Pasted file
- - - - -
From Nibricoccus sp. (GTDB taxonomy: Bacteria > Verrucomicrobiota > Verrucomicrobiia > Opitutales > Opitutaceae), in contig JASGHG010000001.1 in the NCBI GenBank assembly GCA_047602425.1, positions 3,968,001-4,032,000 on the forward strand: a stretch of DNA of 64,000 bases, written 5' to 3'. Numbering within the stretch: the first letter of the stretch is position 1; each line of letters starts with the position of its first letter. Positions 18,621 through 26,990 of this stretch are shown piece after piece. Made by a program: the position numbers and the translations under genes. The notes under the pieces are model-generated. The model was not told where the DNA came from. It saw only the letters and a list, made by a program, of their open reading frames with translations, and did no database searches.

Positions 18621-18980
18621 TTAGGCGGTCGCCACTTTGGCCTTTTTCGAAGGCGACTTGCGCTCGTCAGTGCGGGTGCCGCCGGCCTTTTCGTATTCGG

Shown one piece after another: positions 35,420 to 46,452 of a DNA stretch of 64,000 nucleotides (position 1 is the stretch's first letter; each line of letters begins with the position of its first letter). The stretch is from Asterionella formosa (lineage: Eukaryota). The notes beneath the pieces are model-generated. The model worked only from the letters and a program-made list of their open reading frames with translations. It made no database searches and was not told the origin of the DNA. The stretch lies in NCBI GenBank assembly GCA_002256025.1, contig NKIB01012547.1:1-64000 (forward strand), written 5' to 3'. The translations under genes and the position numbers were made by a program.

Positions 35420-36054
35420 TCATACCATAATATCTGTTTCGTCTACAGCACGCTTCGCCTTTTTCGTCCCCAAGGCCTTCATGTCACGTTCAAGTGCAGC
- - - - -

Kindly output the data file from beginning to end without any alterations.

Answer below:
From Nibricoccus sp. (GTDB taxonomy: Bacteria > Verrucomicrobiota > Verrucomicrobiia > Opitutales > Opitutaceae), in contig JASGHG010000001.1 in the NCBI GenBank assembly GCA_047602425.1, positions 3,968,001-4,032,000 on the forward strand: a stretch of DNA of 64,000 bases, written 5' to 3'. Numbering within the stretch: the first letter of the stretch is position 1; each line of letters starts with the position of its first letter. Positions 18,621 through 26,990 of this stretch are shown piece after piece. Made by a program: the position numbers and the translations under genes. The notes under the pieces are model-generated. The model was not told where the DNA came from. It saw only the letters and a list, made by a program, of their open reading frames with translations, and did no database searches.

Positions 18621-18980
18621 TTAGGCGGTCGCCACTTTGGCCTTTTTCGAAGGCGACTTGCGCTCGTCAGTGCGGGTGCCGCCGGCCTTTTCGTATTCGG

Shown one piece after another: positions 35,420 to 46,452 of a DNA stretch of 64,000 nucleotides (position 1 is the stretch's first letter; each line of letters begins with the position of its first letter). The stretch is from Asterionella formosa (lineage: Eukaryota). The notes beneath the pieces are model-generated. The model worked only from the letters and a program-made list of their open reading frames with translations. It made no database searches and was not told the origin of the DNA. The stretch lies in NCBI GenBank assembly GCA_002256025.1, contig NKIB01012547.1:1-64000 (forward strand), written 5' to 3'. The translations under genes and the position numbers were made by a program.

Positions 35420-36054
35420 TCATACCATAATATCTGTTTCGTCTACAGCACGCTTCGCCTTTTTCGTCCCCAAGGCCTTCATGTCACGTTCAAGTGCAGC